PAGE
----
Former attorney Minor appeals bribery conviction
Published 11:27 pm Thursday, April 2, 2009
Lawyers for jailed former Mississippi attorney Paul Minor asked a federal appeals court Wednesday to overturn his bribery conviction.
Minor, 62, built a national reputation and amassed a fortune by suing tobacco, asbestos and other companies. He was convicted in March 2007 of bribing two judges and sentenced to 11 years in prison.
Minor was convicted of guaranteeing loans to a judge in 1998, then using cash, a third party and a backdated promissory note to conceal that Minor had paid off the loan. The judge awarded one of Minor’s clients $3.6 million in a lawsuit, although the amount was later cut in half on appeal.
Minor’s appeal was heard in Austin by a three-judge panel of the New Orleans-based 5th U.S. Circuit Court of Appeals.
Minor’s attorney, Hiram Eastland Jr., said that Minor’s trial jury was not required to find explicit proof that the loans were in exchange for specific acts or rulings by the judge, known in legal terms as a “quid pro quo” scenario.
Although Minor’s first trial in 2005, in which he was acquitted on some charges and the jury hung on others, included the requirements, they were left out of the retrial when he was convicted. The second trial required only a finding of “intent to influence,” a lower standard that courts have found to be insufficient in cases like Minor’s, Eastland said.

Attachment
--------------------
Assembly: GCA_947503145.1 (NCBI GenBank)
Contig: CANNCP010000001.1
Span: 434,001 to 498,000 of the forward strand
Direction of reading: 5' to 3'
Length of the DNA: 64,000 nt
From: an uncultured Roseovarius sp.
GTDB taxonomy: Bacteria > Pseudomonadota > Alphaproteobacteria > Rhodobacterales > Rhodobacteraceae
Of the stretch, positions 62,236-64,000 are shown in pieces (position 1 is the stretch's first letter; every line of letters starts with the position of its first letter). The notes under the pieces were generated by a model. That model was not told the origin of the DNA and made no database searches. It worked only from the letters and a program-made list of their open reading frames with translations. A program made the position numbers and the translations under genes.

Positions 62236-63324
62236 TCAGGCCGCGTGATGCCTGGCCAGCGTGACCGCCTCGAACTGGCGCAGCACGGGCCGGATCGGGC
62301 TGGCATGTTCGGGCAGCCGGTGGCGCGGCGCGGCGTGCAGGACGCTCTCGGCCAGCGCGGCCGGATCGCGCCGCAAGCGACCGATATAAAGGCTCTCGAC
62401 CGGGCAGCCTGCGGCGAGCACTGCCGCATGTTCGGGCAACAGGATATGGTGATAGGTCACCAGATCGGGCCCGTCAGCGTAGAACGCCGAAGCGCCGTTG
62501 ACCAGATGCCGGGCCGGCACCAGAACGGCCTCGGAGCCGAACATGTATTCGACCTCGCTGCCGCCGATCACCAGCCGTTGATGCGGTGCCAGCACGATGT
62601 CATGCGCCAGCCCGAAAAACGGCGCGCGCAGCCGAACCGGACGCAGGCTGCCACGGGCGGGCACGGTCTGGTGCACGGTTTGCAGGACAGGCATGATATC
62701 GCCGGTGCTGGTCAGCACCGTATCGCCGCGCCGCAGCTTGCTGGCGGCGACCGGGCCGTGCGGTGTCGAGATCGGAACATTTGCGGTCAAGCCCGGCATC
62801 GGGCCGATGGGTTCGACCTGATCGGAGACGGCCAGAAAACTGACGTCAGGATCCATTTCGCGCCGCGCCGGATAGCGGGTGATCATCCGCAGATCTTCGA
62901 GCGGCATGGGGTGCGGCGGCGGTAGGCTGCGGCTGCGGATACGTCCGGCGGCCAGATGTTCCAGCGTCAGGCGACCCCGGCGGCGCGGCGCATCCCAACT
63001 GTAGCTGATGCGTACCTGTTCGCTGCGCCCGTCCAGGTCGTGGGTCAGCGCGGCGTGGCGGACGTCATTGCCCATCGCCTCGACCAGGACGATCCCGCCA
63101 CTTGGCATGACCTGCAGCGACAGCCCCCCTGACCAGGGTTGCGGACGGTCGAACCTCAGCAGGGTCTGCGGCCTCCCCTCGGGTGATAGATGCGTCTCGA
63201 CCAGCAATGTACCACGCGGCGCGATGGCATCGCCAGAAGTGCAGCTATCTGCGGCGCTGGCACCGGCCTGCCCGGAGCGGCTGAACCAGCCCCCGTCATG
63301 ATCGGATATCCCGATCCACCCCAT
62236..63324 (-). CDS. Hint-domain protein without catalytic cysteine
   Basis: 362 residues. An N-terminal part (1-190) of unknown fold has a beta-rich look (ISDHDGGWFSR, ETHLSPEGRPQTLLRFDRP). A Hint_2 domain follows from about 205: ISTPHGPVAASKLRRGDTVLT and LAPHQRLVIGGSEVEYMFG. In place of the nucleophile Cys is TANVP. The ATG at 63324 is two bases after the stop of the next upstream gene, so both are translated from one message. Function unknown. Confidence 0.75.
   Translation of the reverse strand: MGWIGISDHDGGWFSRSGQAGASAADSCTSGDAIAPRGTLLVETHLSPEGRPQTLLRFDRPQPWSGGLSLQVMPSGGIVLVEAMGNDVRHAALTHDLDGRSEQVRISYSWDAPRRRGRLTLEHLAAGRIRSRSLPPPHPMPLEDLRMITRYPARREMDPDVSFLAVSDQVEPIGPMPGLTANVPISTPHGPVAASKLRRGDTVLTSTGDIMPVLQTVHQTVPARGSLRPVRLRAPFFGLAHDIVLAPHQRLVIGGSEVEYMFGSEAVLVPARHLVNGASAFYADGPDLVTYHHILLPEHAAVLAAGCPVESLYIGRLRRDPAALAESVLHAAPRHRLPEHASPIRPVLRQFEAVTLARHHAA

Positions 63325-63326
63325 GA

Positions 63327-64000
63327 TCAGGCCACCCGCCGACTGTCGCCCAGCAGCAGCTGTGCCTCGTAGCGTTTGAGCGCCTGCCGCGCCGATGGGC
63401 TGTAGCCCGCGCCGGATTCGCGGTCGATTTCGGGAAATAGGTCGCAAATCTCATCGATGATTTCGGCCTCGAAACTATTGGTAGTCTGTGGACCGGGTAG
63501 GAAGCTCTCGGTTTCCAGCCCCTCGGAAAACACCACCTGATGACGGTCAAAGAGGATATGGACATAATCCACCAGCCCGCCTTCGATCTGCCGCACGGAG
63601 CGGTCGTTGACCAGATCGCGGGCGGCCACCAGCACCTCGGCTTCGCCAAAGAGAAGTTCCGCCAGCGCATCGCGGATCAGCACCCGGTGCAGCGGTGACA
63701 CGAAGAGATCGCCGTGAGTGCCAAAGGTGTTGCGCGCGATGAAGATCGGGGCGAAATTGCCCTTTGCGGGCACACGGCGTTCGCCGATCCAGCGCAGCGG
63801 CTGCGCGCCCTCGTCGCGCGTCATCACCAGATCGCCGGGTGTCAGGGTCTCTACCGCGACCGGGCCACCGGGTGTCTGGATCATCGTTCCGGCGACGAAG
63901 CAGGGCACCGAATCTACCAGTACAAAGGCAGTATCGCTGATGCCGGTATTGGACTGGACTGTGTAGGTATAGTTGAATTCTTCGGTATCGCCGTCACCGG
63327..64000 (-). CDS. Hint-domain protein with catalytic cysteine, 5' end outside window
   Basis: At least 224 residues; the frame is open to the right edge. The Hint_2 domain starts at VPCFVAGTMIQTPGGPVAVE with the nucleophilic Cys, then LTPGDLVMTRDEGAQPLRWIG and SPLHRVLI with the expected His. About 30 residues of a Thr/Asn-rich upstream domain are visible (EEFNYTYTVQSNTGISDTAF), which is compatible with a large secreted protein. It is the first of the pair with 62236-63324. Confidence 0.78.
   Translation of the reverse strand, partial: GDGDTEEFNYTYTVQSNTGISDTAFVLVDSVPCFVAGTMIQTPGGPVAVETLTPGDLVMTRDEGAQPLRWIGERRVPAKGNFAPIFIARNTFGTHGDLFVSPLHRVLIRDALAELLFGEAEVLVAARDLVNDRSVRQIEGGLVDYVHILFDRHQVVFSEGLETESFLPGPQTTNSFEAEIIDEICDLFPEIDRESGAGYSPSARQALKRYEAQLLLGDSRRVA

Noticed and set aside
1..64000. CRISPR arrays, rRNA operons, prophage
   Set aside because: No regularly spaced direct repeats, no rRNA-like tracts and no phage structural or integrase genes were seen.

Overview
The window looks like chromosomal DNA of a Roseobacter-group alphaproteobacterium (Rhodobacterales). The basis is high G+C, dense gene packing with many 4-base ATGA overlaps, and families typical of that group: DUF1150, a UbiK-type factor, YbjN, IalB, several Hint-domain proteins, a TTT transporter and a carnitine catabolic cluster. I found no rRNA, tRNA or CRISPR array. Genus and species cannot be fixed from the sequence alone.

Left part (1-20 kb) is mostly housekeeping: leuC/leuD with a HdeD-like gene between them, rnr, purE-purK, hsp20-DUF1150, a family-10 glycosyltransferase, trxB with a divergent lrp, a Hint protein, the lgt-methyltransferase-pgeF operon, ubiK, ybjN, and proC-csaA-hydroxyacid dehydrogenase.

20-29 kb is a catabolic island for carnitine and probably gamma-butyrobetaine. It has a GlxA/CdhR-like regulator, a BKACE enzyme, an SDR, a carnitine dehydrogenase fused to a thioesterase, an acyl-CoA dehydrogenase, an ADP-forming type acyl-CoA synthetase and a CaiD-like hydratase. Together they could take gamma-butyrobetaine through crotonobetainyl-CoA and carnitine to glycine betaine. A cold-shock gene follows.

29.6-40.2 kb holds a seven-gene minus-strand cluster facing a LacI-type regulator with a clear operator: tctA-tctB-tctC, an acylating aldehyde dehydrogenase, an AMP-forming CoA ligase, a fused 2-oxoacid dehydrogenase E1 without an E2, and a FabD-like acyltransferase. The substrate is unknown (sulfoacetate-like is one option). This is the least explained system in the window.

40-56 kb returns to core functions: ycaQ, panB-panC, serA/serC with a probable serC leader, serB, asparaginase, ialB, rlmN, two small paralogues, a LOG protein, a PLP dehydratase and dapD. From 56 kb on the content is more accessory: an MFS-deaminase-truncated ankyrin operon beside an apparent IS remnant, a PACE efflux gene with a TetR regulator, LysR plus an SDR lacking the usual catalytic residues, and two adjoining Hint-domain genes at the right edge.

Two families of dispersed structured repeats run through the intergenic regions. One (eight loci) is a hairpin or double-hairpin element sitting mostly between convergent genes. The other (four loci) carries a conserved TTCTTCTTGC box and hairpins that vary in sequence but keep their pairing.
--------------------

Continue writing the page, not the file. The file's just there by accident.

Minor has claimed the loans were just campaign contributions for old friends. Without the proof of a specific exchange of money for judicial favors, prosecutors are free to pursue corruption charges against anyone making a political contribution, Eastland said.
“Without it, everything becomes a bribe,” Eastland said after the hearing.
Prosecutors have said Minor orchestrated a complicated scheme to manage the loans for Harrison County Judges Wes Teel and John Whitfield, who were convicted of giving Minor’s clients favorable rulings in exchange for the money.
Minor has also claimed that as a prominent Democrat, he was the subject of a politically motivated prosecution by Republicans in the Justice Department.
Judge Priscilla Owen, who was nominated by President Bush, recused herself from the case after Eastland wrote the court about her past working relationship and friendship with presidential adviser Karl Rove. Sitting in for Owen was Judge Fortunato P. Benavides, who was nominated by former President Clinton.
Prosecutors have called Minor’s claims that his trial and conviction were politically motivated “wild speculation and innuendo.”